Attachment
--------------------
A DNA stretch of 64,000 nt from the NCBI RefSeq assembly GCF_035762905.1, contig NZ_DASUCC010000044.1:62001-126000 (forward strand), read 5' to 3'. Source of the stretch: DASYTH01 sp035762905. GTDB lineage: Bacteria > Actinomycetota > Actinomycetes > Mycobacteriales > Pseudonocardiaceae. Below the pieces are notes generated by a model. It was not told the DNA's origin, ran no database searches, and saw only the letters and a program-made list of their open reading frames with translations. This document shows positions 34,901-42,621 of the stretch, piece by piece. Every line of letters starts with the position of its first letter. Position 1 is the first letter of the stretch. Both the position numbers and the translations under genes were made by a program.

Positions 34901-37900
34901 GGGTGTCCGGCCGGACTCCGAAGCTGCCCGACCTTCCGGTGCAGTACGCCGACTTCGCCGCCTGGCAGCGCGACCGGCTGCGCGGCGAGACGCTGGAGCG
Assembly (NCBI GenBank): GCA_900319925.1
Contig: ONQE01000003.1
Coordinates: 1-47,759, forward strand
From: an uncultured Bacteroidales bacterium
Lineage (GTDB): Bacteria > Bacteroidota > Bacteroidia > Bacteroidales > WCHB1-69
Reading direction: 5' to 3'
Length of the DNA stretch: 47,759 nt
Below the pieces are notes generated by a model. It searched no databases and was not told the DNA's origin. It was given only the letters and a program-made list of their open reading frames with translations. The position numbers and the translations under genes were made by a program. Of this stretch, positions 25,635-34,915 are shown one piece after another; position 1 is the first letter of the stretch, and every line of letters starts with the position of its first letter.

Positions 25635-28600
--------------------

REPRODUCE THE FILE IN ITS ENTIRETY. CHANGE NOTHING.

A DNA stretch of 64,000 nt from the NCBI RefSeq assembly GCF_035762905.1, contig NZ_DASUCC010000044.1:62001-126000 (forward strand), read 5' to 3'. Source of the stretch: DASYTH01 sp035762905. GTDB lineage: Bacteria > Actinomycetota > Actinomycetes > Mycobacteriales > Pseudonocardiaceae. Below the pieces are notes generated by a model. It was not told the DNA's origin, ran no database searches, and saw only the letters and a program-made list of their open reading frames with translations. This document shows positions 34,901-42,621 of the stretch, piece by piece. Every line of letters starts with the position of its first letter. Position 1 is the first letter of the stretch. Both the position numbers and the translations under genes were made by a program.

Positions 34901-37900
34901 GGGTGTCCGGCCGGACTCCGAAGCTGCCCGACCTTCCGGTGCAGTACGCCGACTTCGCCGCCTGGCAGCGCGACCGGCTGCGCGGCGAGACGCTGGAGCG
Assembly (NCBI GenBank): GCA_900319925.1
Contig: ONQE01000003.1
Coordinates: 1-47,759, forward strand
From: an uncultured Bacteroidales bacterium
Lineage (GTDB): Bacteria > Bacteroidota > Bacteroidia > Bacteroidales > WCHB1-69
Reading direction: 5' to 3'
Length of the DNA stretch: 47,759 nt
Below the pieces are notes generated by a model. It searched no databases and was not told the DNA's origin. It was given only the letters and a program-made list of their open reading frames with translations. The position numbers and the translations under genes were made by a program. Of this stretch, positions 25,635-34,915 are shown one piece after another; position 1 is the first letter of the stretch, and every line of letters starts with the position of its first letter.

Positions 25635-28600